It’s been a long 12 years, too long really. So, it would be stretching things to say it was worth the wait. But the wait sure made the celebrations all the sweeter after Munster’s 19-14 win over the Stormers in Saturday’s URC final to win a first trophy since 2011.
After their post-match winning anthem Stand Up and Fight, once initiated by their former team manager Brian O’Brien, the night’s partying continued into the morning as players danced with a local choir in Cape Town airport before the journey back to a homecoming at Thomond Park on Monday evening.
The celebrations will not stop there. Axel would have insisted.
Indeed, this victory belonged to so many, not least those players and coaches over the last dozen years. Much of the emotion at the end of a rollercoaster final to finish a rollercoaster season emanated from captain Peter O’Mahony invoking the memory of so many who have died since, be it Anthony Foley, Garrett Fitzgerald, Jerry Holland, O’Brien, Pat Geraghty, Paul Derbyshire, Tom Tierney ...
“We have lost some special people in that time,” said Graham Rowntree afterwards, describing this as the high point of his 16 years on the coaching circuit with Leicester, England, Harlequins, the Lions and Georgia.
“Pete spoke wonderfully about it at the end. This is for the people we have lost over the years. This is a special group. There are older players who have waited patiently, Peter being one of them, to win a trophy.
“I am immensely proud of this group. The whole province, the wider playing group, the people back home, the Red Army that followed us here. When we drove into the stadium, there was a Red Army waiting for us on the road outside. I am delighted for those people, we did it for them.”
Tadgh Beirne was the player of the season with the Scarlets when they beat Munster 46-22 in the 2017 final, and he sensed a similar level of momentum and belief in their away-from-home march to the title.
“It’s incredible, and it’s not about us really, it’s about the fans, it’s about everyone at home and families. We’ll enjoy it for sure but those fans have waited a long, long time. We spoke about how we’ve lost a lot of people as well within Munster, and it’s for those people as well and their families.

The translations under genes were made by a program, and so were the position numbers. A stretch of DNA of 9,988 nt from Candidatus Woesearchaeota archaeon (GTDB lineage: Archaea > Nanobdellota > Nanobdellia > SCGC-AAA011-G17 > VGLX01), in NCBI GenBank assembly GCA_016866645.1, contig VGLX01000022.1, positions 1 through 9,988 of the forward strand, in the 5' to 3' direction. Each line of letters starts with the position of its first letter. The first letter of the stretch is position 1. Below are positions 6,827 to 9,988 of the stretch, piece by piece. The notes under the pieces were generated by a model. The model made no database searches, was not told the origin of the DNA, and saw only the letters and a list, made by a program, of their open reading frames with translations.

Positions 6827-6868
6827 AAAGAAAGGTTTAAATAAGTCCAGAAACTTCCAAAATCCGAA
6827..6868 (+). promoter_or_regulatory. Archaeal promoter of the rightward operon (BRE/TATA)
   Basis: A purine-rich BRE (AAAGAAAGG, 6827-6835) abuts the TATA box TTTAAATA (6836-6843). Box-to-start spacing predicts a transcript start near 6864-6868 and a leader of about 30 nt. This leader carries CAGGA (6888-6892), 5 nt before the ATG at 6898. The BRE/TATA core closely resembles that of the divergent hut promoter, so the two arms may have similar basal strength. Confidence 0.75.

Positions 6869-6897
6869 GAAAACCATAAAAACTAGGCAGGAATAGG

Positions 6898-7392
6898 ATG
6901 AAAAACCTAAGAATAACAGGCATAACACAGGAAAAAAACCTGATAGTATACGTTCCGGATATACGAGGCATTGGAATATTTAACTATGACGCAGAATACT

“It’s a special, special day for everyone, for everyone who travelled out here, which is a massive, massive amount of people, and everyone back home who’s watching from their couches and from wherever they’re watching it. This one is certainly for them.
“I would also give a massive shout out to our families who supported us through all the disappointments, and the highs and the lows over the last couple of years, and for some lads like Earlsy [Keith Earls] and Pete and Mur [Conor Murray] and whoever. It’s been longer than just my five years that I’ve been with this club. It’s been a lot longer than that.
“So, to everyone’s families, it’s also for them, and no doubt they’re absolutely delighted for us back home.”
O’Mahony played eight games during the 2010-11 campaign, while Murray and Earls played in the final against Leinster when Stephen Archer was an unused sub. The remainder have borne the weight of history, and this was an overdue first.
Jeremy Loughman was a 15-year-old spectator on that sunny day in May 2011 in Thomond Park when Munster beat Leinster in the Magners League final.
“Myself and my dad went to that game. I remember it well. I remember sitting up high in the stand across from where we run out. We actually parked the car just by the stadium. I remember everything from it. It was a memorable day.”
And it resonated even more for Loughman now.
“We’ve created some history today, and to do it away from home in tough conditions, against a really good team – they have some world-class players. Earlsy was on that  team, and Mur, so to do that is special, really special. That’s the part that probably hasn’t sunk in yet. The victory is sinking in but what we did it and what it means for this club is magical.
“You can’t put it into words what that means, and what it means to us as well. We’ve been away from home for the last six weeks, and the travelling support we’ve had ... when we rolled up on the bus today and you saw everyone, and reading the things like 5,000 supporters coming over, it would give me goosebumps. It was something else to see that, that got the emotions going, and the energy we got from them.”
“It’s hard to put into words how special the supporters are to us,” added Loughman, becoming more emotional. “What they do for us, I’m struggling for words here ... it’s nice to be able to give something back to them for everything. They’ve never given up on us and always stick with us. That’s a big one for them today.”